The British businessman whose murder has caused political upheaval in China was poisoned after he threatened to expose a plan by a Chinese official's wife to move money abroad, two sources with knowledge of the police investigation have said.
The new information, which came to light on Monday, was the first time a specific motive has been revealed for Neil Heywood's murder last November, a death which ended Chinese leader Bo Xilai's hopes of emerging as a top central leader and threw off balance the Communist Party's looming leadership succession.
Bo's wife, Gu Kailai, asked Heywood late last year to move a large sum of money abroad, and she became outraged when he demanded a larger cut of the money than she had expected due to the size of the transaction, the sources said.
Both sources have spoken to investigators in Chongqing, the southwestern Chinese city where Heywood was killed and where Bo had cast himself as a crime-fighting Communist Party leader. Bo has since been sacked over the scandal.
Gu is in police custody on suspicion of committing or arranging Heywood's murder, though no details of the motive or the crime itself have been publicly released, other than a general comment from Chinese state media that he was killed after a financial dispute.
The sources have close ties to Chinese police and said they were given details of the investigation.
"Heywood told her that if she thought he was being too greedy, then he didn't need to become involved and wouldn't take
a penny of the money, but he also said he could also expose it," the first source said.
The sources said police suspect the 41-year-old was poisoned by a drink. They and other sources with access to official information say they believe Heywood was killed at a secluded hilltop retreat, the Nanshan Lijing Holiday Hotel, which is also marketed as the Lucky Holiday Hotel.
The sources said Gu and Heywood, who had lived in China since the early 1990s, shared a long and close personal relationship, but were not romantically involved.
It was not possible to get official confirmation of the case police are building against Gu. Some of Bo's leftist supporters have said the case could be a campaign to discredit him.
Bo has not been seen since appearing at parliament in March, when he held a news conference decrying the "filth" being poured on his family.
Heywood had spent his last week in Chongqing in Nan'an district, an area politically loyal to Bo, and stayed at two hotels: the Nanshan Lijing Holiday Hotel and the Sheraton hotel.
Heywood's falling-out with Gu followed a period in which she had grown distant from her ambitious, perpetually busy husband and she had turned to Heywood as a soulmate, sources said.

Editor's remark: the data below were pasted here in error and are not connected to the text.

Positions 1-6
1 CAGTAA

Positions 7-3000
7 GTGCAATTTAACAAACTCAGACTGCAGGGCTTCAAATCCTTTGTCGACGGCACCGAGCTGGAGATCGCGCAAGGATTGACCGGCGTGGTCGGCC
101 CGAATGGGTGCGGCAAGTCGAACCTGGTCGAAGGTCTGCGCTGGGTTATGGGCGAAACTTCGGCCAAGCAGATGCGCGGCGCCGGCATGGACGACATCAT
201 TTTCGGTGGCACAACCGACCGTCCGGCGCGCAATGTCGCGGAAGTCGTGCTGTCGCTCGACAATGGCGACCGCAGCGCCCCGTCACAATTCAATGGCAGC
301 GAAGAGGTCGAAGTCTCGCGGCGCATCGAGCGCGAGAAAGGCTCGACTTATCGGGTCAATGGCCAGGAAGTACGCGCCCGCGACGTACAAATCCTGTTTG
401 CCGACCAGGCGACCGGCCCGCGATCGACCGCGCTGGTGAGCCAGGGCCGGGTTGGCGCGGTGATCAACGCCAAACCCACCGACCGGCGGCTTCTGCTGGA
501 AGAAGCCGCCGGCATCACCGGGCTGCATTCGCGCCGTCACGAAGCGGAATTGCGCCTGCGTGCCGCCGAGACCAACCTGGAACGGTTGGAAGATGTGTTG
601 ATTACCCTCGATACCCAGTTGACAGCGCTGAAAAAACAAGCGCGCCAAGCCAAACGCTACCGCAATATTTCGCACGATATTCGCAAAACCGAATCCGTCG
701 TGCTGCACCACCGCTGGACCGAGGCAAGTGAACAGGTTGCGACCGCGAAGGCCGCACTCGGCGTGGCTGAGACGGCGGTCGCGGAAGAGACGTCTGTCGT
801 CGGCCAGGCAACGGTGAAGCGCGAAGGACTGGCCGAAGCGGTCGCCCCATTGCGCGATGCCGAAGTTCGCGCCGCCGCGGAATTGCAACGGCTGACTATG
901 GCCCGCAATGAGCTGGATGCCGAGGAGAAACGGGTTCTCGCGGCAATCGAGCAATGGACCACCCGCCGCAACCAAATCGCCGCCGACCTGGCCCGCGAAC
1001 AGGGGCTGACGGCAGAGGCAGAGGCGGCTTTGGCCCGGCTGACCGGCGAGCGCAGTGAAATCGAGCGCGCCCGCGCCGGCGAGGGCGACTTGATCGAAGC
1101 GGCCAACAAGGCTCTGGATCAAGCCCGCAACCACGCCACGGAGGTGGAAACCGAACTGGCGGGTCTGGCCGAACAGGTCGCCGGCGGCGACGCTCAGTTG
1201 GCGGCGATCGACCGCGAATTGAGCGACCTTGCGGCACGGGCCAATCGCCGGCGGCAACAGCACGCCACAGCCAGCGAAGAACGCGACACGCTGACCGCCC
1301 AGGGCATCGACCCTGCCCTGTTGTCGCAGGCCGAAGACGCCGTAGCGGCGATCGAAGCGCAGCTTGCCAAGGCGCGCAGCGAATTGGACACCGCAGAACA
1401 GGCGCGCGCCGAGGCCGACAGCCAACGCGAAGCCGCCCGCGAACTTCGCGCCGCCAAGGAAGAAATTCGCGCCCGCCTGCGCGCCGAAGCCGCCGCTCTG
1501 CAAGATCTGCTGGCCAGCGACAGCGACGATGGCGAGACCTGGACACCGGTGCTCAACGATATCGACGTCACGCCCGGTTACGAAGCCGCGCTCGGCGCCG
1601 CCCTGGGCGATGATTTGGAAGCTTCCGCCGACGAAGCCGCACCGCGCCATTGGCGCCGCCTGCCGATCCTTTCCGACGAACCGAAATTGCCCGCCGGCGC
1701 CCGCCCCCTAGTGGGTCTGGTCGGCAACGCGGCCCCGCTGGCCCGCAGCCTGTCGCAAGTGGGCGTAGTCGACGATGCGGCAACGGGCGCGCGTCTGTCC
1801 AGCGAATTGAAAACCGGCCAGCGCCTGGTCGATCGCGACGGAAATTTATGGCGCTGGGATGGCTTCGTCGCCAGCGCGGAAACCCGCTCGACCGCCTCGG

"Bo and Gu Kailai had not been a proper husband and wife for years ... Gu Kailai and Heywood had a deep personal relationship and she took the break between them deeply to heart," said Wang Kang, a well-connected Chongqing businessman who has learned some details of the case from Chinese officials.
"Her mentality was 'You betrayed me, and so I'll get my revenge'," Wang said in his office, decorated with pictures of himself meeting senior officials, including Bo's late father,the revolutionary veteran Bo Yibo, a comrade of Mao Zedong.
Heywood got to know the powerful family when Bo Xilai was mayor of Dalian in the 1990s. Heywood helped with getting the couple's son, Bo Guagua, into an exclusive British school,said one of the sources with police contacts.
The scandal over Heywood's death broke in February when Bo's former police chief, Wang Lijun, fled to a US consulate after he had confronted Bo with allegations of Gu's involvement. He spent about 24 hours inside the consulate before he left into the hands of Chinese central government authorities.
Bo was stripped of all his party positions last week, ending his bid to join the upper echelons of the Chinese leadership at a Party Congress late this year, and opening the door to jockeying among rivals to get a place in the new lineup.
It was not immediately clear how Heywood would have helped Gu shift large sums of money offshore, though China's capital controls pose a formidable barrier to anyone trying to move large sums of yuan out of the country.
Chinese leaders' salaries are not extravagant and there have been questions about how Bo managed to fund the expensive Western schooling and lifestyle for his son, Bo Guagua, who also studied at Oxford university and is enrolled at Harvard.
Bo said in March the schools were funded by scholarships.
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|William A. Cook|